You may have also seen 'established' patient or 'new' patient on receipts.
A doctor is going to get paid more for a new patient, typically, because they are going to spend more time with them than they would with one whose intake is already in the system.
So what happens when a patient is seen whose case is more complicated than the one before? The doctor will search for a CPT code that indicates the additional time spent so that they can be paid more. And now here is where Aetna comes in. A source tells us that a doctor can 'complicate' a visit simply by writing a prescription. If you leave with a script, Aetna, reportedly, will treat your vist as more complex.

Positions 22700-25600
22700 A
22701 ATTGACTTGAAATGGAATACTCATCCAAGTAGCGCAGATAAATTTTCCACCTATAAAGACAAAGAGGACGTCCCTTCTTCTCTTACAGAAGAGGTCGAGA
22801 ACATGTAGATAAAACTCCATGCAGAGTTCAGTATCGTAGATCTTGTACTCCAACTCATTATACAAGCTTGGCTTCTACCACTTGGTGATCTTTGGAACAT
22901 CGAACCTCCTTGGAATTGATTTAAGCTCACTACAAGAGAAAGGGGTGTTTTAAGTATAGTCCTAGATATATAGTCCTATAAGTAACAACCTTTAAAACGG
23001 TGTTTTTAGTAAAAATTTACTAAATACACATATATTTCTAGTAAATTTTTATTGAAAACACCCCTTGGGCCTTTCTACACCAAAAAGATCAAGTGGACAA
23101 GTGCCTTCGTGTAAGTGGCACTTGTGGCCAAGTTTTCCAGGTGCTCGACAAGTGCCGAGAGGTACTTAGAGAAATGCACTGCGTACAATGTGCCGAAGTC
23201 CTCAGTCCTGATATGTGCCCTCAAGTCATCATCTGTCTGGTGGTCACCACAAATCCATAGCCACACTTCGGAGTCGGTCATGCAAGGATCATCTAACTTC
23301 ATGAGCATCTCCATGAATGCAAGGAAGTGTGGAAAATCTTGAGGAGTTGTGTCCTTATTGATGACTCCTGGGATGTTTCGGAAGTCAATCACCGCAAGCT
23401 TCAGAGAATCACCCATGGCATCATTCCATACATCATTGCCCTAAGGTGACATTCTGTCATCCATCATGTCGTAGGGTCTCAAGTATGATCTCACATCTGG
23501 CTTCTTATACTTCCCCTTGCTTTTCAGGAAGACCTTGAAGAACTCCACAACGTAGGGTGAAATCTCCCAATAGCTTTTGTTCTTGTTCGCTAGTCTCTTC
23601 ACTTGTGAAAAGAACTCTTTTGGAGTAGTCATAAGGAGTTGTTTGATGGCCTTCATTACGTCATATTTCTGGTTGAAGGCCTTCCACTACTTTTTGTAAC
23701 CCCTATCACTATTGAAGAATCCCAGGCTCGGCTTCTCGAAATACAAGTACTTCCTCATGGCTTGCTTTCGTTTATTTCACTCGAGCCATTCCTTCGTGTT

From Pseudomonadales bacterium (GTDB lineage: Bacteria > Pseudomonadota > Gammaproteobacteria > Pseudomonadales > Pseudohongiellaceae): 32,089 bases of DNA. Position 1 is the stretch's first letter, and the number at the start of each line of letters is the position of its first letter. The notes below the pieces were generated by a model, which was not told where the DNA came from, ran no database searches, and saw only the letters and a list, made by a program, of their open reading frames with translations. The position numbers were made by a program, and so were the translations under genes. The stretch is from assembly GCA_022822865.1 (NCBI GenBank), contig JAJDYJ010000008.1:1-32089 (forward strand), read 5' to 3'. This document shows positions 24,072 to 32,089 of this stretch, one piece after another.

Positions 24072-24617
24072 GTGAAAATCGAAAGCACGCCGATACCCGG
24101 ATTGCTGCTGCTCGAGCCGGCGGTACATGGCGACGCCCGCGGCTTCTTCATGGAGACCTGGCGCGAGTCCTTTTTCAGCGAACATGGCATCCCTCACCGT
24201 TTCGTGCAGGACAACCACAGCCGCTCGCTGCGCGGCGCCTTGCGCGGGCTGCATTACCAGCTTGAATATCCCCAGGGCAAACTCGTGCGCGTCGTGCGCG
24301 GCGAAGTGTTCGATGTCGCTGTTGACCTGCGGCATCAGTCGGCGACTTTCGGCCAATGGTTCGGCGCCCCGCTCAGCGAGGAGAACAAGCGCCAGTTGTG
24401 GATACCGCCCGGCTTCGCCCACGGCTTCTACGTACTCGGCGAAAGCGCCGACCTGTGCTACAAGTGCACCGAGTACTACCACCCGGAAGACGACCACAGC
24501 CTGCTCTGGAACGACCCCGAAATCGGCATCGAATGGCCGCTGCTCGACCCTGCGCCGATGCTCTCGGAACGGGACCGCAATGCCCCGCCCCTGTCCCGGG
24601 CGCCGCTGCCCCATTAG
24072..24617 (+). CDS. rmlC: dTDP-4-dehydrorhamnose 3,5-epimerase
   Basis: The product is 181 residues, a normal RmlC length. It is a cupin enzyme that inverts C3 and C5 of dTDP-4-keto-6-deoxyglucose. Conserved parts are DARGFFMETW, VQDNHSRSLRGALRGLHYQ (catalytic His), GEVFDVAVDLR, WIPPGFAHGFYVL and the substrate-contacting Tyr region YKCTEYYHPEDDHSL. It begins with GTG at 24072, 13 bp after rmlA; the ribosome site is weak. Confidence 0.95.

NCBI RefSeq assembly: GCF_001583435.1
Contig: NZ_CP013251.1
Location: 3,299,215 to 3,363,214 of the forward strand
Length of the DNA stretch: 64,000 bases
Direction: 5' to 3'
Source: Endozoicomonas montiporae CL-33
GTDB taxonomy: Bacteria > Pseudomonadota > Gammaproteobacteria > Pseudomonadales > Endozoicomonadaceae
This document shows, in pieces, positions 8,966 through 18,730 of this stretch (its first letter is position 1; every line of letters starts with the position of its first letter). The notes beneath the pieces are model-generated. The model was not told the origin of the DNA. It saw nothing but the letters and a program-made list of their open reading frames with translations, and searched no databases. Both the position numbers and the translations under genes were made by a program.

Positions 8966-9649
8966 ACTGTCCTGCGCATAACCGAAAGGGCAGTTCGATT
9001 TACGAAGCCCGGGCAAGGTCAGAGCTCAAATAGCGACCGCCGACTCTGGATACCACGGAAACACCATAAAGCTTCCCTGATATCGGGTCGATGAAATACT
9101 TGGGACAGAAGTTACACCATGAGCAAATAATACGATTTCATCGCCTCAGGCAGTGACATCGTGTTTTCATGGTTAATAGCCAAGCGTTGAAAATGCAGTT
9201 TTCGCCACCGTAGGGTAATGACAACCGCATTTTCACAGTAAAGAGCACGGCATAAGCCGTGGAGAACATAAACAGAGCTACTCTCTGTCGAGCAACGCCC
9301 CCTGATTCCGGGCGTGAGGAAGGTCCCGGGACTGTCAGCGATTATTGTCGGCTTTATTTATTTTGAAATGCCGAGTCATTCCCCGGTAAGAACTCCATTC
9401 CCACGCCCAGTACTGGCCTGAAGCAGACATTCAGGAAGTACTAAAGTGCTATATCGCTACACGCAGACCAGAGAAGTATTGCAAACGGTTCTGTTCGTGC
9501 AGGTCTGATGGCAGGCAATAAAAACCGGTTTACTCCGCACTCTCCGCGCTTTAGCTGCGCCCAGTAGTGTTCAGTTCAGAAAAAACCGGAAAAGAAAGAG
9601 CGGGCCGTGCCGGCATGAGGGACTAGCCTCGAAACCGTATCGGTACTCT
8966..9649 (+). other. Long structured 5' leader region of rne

Why the hell would they do that? A) A script doesn't indicate any additional complexity. Just like drug commercials, one can find almost every patient could 'use' a prescription. Feeling nervous? Here's 5 days worth of Xanax. You'll be fine.
and B) Why the hell would Aetna 'want' the patient to also enter the prescription reimbursement portion of their medical coverage?
If true - this is outrageous.
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